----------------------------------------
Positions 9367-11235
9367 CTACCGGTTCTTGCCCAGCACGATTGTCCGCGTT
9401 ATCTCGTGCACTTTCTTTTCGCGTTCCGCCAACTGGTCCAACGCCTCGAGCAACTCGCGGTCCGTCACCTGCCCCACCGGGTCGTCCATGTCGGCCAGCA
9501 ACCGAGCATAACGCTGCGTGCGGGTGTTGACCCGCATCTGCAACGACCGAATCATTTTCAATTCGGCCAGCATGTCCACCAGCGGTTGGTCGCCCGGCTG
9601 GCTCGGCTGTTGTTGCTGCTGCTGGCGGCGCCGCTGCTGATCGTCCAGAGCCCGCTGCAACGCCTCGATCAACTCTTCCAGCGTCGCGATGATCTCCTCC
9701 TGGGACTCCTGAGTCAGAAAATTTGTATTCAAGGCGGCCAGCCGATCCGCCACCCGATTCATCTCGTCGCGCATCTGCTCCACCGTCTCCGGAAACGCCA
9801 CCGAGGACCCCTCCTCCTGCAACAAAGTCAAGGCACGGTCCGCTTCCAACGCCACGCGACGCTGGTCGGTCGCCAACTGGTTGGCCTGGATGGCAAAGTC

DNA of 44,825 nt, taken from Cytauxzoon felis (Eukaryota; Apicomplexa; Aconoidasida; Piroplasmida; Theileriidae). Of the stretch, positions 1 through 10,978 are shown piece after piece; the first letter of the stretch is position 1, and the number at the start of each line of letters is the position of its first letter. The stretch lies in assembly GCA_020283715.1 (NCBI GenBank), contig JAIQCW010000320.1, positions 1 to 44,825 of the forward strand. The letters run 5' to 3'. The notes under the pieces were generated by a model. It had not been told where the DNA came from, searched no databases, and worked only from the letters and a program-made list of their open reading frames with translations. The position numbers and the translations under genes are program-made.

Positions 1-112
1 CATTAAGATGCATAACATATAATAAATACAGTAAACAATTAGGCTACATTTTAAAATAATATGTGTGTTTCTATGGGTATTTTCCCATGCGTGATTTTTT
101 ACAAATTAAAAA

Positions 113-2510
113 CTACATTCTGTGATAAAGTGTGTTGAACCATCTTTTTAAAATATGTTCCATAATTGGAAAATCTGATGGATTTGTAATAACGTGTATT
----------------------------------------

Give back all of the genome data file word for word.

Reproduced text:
Positions 9367-11235
9367 CTACCGGTTCTTGCCCAGCACGATTGTCCGCGTT
9401 ATCTCGTGCACTTTCTTTTCGCGTTCCGCCAACTGGTCCAACGCCTCGAGCAACTCGCGGTCCGTCACCTGCCCCACCGGGTCGTCCATGTCGGCCAGCA
9501 ACCGAGCATAACGCTGCGTGCGGGTGTTGACCCGCATCTGCAACGACCGAATCATTTTCAATTCGGCCAGCATGTCCACCAGCGGTTGGTCGCCCGGCTG
9601 GCTCGGCTGTTGTTGCTGCTGCTGGCGGCGCCGCTGCTGATCGTCCAGAGCCCGCTGCAACGCCTCGATCAACTCTTCCAGCGTCGCGATGATCTCCTCC
9701 TGGGACTCCTGAGTCAGAAAATTTGTATTCAAGGCGGCCAGCCGATCCGCCACCCGATTCATCTCGTCGCGCATCTGCTCCACCGTCTCCGGAAACGCCA
9801 CCGAGGACCCCTCCTCCTGCAACAAAGTCAAGGCACGGTCCGCTTCCAACGCCACGCGACGCTGGTCGGTCGCCAACTGGTTGGCCTGGATGGCAAAGTC

DNA of 44,825 nt, taken from Cytauxzoon felis (Eukaryota; Apicomplexa; Aconoidasida; Piroplasmida; Theileriidae). Of the stretch, positions 1 through 10,978 are shown piece after piece; the first letter of the stretch is position 1, and the number at the start of each line of letters is the position of its first letter. The stretch lies in assembly GCA_020283715.1 (NCBI GenBank), contig JAIQCW010000320.1, positions 1 to 44,825 of the forward strand. The letters run 5' to 3'. The notes under the pieces were generated by a model. It had not been told where the DNA came from, searched no databases, and worked only from the letters and a program-made list of their open reading frames with translations. The position numbers and the translations under genes are program-made.

Positions 1-112
1 CATTAAGATGCATAACATATAATAAATACAGTAAACAATTAGGCTACATTTTAAAATAATATGTGTGTTTCTATGGGTATTTTCCCATGCGTGATTTTTT
101 ACAAATTAAAAA

Positions 113-2510
113 CTACATTCTGTGATAAAGTGTGTTGAACCATCTTTTTAAAATATGTTCCATAATTGGAAAATCTGATGGATTTGTAATAACGTGTATT